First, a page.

Goodbye, ‘Chiraq’: City Teens Want To Make ‘The Go’ Happen (DNAinfo)
DNAinfo/Howard A. Ludwig
BEVERLY — Chicago is commonly known as Chi-Town, The Chi and lately Chi-Raq. But Raven Smith said she and her friends at Morgan Park High School prefer the nickname The Go.
It’s this nickname that Raven hopes will rebrand the city in a more positive light. To that end, the senior from Roseland is behind the “Straight from the Go” T-shirt campaign and is seeing a surge of interest.
“I want to let people know that Chicago is a good place to come,” soft-spoken Raven said last week.
Reporter Howard Ludwig shares the inspirations for ‘Straight from the Go.’
Raven, 17, said she came up with the idea over winter break. Designed to resemble the Chicago flag, the baby blue shirts debuted Dec. 26 at the Proviso West Holiday Basketball Tournament. Members of the top-ranked Mustang boys basketball team wore their classmate’s shirts during pregame warmups.
From there, things began to move quickly. Raven’s parents, Joshua and Eraina Smith, first made sure their daughter’s idea was trademarked and helped launch a website. Sales were driven, in part, by media interest.
Raven has made appearances on Windy City Live, CBS2 and WVON-AM 1690. Meanwhile, T-shirt sales have expanded beyond the website and out of Raven’s backpack.
The Shop 147 has been selling The Go shirts since January from its store at 7225 S. Stony Island Ave. in South Shore. And Raven nearly sold out of shirts at a table she set up in the lobby of a prayer service headlined by the Rev. Michael Pfleger on Feb. 27 at St. Barnabas Parish in Beverly.
Belle Up, a maternity and women’s clothing store, also began selling Raven’s shirts at its flagship store in Beverly as well as its Downtown location on the Magnificent Mile about two weeks ago, said Jamenda McCoy, owner of the boutique.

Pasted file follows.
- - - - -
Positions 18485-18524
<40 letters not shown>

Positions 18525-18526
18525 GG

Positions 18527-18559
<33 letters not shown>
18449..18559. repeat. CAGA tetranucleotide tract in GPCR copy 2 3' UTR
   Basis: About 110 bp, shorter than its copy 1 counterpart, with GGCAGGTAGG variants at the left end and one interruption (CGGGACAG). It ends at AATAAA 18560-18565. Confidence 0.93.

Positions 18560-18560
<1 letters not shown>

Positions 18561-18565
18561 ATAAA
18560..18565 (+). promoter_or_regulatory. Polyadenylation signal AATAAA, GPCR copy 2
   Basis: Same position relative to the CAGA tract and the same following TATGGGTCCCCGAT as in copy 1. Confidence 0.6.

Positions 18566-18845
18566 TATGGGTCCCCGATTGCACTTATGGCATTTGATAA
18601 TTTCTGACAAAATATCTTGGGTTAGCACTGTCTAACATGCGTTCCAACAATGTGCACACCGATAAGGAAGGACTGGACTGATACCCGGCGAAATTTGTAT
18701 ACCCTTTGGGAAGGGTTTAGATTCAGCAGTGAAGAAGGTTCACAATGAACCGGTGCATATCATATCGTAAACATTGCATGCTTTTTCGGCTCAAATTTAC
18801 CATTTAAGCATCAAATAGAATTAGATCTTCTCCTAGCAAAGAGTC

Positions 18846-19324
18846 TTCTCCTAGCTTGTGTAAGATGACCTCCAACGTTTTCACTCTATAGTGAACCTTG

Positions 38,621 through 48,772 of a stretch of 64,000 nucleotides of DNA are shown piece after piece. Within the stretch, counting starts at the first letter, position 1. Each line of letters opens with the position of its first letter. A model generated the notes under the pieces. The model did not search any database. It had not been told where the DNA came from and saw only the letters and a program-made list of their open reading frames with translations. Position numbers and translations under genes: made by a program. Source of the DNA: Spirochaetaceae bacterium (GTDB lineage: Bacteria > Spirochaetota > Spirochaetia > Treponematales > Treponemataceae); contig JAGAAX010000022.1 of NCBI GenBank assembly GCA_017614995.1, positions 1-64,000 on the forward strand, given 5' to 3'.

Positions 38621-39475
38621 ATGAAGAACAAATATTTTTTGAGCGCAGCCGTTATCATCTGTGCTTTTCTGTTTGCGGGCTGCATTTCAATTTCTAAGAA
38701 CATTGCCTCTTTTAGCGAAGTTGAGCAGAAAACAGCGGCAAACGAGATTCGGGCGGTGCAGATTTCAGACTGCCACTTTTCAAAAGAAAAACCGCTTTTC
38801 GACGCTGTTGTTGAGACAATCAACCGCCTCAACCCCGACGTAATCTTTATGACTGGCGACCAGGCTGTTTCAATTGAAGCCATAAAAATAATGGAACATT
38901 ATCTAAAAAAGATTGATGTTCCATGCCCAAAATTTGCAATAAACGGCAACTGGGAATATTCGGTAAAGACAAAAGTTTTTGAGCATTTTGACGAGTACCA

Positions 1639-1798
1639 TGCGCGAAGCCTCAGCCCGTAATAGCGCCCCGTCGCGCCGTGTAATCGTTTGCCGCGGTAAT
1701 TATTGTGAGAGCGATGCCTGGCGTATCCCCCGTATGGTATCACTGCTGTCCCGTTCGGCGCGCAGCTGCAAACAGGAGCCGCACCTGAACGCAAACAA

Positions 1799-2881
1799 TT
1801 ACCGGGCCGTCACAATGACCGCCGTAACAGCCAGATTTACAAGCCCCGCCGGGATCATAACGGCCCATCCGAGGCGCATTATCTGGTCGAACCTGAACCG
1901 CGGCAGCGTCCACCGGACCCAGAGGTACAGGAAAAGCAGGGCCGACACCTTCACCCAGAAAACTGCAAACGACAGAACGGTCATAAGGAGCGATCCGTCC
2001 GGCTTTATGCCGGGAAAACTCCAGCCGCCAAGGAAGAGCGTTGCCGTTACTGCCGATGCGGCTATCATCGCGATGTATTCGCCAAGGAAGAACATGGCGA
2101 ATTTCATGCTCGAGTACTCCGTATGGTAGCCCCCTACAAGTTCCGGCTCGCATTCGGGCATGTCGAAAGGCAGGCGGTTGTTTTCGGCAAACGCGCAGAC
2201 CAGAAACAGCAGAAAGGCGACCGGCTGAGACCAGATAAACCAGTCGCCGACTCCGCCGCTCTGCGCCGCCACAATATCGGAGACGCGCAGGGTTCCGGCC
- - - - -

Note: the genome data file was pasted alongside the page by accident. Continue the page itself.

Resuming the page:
“I knew my customer base would love the tees. But, more importantly, I wanted to work with Raven because I strongly believe that it’s important to give young people — especially young entrepreneurs — a platform,” said McCoy, a Beverly resident.
Eraina Smith said her only child wouldn’t take no for an answer upon proposing the T-shirt company. Relenting to the idea has resulted in the sales of about 1,000 shirts so far, she said, adding that the shirts range in price from $15-$30.
Raven also recently unveiled Straight from the Go hats ($20) and envisions coffee mugs, cellphone cases and more on the horizon. The proceeds from all sales will be directed at various causes.
“I want to see where it can take me,” said Raven, who made her first donation March 5 to the tune of $250 to her alma mater, Poe Elementary School in Roseland.
This donation will be used to help offset midyear budget cuts at the school that might have to eliminate its Spanish teacher, Raven said. Future funds will be used to offer rewards to residents who come forward with information about serious crimes.
This, too, has personal meaning for Raven, who said her Straight from the Go campaign also was inspired by the death of Sakinah Reed, who was killed in a drive-by shooting Jan. 5.
Raven’s 17-year-old friend was standing outside at 76th and Dorchester Avenue in South Shore when she was struck twice by bullets in her back and once in her leg. Sakinah, a former Phillips High School basketball player, died at Advocate Christ Medical Center.
Despite creating a clothing line that resonates so deeply, Raven is planning to study athletic training next year at Millikin University in Decatur. This decision also comes despite having worked as a model from age 13-17, appearing in ads for Kohl’s, Nike and Meijer.
Regardless, Raven pledged to keep her T-shirt company going while in school. She’s also hoping to pick up more retail partners. McCoy, of Belle Up, said she expects the shirts to continue to sell, fueled by their powerful message.
“I’ve traveled all around the world, but I’m a Chicagoan through-and-through. To me, Straight from the Go is about Chicagoans standing tall and beginning to change the conversation around and about the city we love,” McCoy said.